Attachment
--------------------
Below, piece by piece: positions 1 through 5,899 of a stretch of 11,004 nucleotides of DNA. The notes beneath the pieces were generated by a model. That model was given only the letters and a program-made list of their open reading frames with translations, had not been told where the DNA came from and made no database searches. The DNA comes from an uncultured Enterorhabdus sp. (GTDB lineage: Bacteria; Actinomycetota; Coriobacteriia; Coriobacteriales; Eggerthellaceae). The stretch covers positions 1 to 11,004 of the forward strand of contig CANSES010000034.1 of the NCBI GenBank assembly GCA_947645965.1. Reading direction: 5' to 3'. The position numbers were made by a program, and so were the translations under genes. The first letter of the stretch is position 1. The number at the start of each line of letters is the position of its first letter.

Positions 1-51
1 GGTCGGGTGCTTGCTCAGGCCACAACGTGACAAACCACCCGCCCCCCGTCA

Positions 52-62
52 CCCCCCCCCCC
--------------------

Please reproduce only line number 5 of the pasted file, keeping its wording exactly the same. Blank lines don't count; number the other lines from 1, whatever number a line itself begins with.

52 CCCCCCCCCCC